Gas-phase combustion synthesis (GCS) has become the industry standard for the production of high-volume powders like silicon dioxide, titanium dioxide and carbon black, but until recently could not produce nonagglomerated, non-oxide materials. Despite past limitations, LACER has demonstrated and commercialized a GCS process to produce ultrafine, nonagglomerated, non-oxide ceramic, metal and composite powders. The process couples a unique combustion system — consisting of a reactive metal (e.g., sodium) and one or more halide compounds — with a novel encapsulation technique. This approach represents an opportunity to produce large quantities of many technologically significant nanomaterials at a low cost.
The process was commercialized by a start-up company, AP Materials, which was subsequently acquired by Cabot Corp.
Called the sodium/halide flame and encapsulation (SFE) process, this process overcomes a number of barriers that have plagued other methods of synthesizing ultrafine metal and non-oxide ceramic powders. Specifically, to inhibit agglomeration and shield particles from contamination when handled in air, the particles are encapsulated in situ immediately following formation. Encapsulation is extremely important for air-sensitive materials in order to avoid subsequent contamination during air exposure. Encapsulation can also narrow the size distribution of core particles.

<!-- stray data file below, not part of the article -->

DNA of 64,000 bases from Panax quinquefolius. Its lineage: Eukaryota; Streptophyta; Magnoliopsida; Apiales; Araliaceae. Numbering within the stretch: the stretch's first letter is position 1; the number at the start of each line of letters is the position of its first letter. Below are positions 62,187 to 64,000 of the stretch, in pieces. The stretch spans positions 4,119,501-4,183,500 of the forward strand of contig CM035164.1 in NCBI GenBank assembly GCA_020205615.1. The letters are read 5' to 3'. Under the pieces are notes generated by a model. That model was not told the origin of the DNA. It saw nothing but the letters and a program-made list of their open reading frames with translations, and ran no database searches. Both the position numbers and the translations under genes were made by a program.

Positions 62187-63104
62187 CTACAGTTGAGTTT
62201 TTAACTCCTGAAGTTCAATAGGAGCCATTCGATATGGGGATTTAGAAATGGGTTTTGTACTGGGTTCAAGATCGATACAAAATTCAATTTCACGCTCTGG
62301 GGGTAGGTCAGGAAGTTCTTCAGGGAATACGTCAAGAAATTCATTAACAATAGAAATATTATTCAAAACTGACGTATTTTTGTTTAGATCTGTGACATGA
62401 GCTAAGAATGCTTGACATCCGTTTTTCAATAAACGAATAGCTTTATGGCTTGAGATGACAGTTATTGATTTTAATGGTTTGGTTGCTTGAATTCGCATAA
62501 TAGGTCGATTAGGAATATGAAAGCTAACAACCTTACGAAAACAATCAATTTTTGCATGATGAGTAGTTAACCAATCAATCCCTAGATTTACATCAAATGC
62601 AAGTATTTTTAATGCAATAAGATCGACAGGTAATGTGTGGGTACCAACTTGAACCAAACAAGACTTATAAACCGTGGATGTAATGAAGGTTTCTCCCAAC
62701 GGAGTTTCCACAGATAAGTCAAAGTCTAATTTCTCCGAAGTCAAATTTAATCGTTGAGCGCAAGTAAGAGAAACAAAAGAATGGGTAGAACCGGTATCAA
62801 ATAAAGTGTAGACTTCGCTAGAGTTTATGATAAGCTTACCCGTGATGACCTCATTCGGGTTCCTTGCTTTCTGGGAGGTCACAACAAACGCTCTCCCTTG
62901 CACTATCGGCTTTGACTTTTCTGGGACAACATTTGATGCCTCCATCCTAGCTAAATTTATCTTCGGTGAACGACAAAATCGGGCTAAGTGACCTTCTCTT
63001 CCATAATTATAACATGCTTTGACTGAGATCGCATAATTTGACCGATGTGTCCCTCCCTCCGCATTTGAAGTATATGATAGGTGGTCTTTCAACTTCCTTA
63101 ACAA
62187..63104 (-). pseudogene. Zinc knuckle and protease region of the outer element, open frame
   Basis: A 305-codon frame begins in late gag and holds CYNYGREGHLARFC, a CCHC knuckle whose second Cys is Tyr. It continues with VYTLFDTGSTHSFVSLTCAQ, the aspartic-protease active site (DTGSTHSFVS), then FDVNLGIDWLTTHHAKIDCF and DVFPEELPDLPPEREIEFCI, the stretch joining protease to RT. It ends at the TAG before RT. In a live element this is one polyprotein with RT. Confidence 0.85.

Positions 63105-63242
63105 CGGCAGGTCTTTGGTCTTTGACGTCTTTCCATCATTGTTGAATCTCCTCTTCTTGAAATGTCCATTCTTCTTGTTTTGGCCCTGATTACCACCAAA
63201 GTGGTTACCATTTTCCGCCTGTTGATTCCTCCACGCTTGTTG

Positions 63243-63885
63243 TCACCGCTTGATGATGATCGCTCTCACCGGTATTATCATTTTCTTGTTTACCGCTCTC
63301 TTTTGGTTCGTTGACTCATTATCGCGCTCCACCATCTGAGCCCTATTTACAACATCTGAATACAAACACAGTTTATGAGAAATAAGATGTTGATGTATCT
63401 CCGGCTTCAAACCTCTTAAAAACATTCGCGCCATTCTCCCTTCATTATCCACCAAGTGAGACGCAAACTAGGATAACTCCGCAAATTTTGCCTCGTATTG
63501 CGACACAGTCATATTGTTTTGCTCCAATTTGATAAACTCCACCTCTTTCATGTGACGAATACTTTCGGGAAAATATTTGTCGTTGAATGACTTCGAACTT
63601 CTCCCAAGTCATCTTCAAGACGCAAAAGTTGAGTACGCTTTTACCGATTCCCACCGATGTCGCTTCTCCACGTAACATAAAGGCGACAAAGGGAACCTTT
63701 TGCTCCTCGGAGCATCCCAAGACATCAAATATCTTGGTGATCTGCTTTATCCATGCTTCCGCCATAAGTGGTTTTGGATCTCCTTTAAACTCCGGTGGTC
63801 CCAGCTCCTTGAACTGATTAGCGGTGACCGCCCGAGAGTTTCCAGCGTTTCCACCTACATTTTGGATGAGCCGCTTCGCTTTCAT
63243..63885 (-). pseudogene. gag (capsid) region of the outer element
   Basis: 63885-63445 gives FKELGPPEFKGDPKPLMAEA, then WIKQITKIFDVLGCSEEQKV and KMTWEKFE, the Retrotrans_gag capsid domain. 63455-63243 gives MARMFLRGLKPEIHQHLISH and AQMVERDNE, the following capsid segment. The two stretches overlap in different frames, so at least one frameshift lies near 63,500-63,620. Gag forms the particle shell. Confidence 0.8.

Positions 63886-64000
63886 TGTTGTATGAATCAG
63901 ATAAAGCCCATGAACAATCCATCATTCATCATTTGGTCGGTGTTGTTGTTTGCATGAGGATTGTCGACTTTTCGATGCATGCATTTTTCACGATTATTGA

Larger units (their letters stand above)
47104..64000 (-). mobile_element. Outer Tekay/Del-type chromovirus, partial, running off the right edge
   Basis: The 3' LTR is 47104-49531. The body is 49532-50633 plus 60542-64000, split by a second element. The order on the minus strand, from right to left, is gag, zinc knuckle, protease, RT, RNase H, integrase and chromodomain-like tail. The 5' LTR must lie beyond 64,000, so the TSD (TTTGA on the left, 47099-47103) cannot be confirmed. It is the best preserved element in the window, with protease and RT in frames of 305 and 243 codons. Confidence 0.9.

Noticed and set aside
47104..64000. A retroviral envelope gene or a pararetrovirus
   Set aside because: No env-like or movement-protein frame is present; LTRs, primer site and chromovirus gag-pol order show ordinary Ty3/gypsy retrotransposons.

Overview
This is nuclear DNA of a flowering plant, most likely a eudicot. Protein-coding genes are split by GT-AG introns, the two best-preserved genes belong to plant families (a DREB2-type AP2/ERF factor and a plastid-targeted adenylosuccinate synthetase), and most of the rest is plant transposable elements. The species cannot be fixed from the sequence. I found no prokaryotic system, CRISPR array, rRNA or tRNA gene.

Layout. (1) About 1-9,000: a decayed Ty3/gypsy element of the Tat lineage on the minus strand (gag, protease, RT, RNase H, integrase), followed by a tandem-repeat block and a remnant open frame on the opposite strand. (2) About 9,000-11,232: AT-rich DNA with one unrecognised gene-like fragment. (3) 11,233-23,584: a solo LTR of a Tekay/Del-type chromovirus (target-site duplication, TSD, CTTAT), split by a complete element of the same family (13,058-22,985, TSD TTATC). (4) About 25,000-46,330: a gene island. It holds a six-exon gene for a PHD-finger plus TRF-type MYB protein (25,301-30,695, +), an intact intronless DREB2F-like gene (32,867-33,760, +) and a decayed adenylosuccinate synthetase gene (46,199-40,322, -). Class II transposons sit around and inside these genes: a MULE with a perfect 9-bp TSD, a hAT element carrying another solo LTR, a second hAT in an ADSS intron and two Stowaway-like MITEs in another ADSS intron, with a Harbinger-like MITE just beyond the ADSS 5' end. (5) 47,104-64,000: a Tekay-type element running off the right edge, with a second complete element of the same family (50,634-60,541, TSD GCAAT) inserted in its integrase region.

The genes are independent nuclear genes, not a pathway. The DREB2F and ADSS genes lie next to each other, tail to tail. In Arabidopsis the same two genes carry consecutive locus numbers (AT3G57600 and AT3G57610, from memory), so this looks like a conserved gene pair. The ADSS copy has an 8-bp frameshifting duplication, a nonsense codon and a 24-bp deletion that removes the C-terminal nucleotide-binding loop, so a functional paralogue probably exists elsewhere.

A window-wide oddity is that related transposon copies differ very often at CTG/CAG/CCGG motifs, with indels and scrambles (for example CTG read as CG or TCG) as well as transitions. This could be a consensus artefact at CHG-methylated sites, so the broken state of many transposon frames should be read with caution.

The onset of encapsulation is determined by reaction conditions, which can be manipulated to ensure that the particles are the correct size. The encapsulation material may be removed after subsequent handling (e.g., during consolidation), eliminating exposure to air.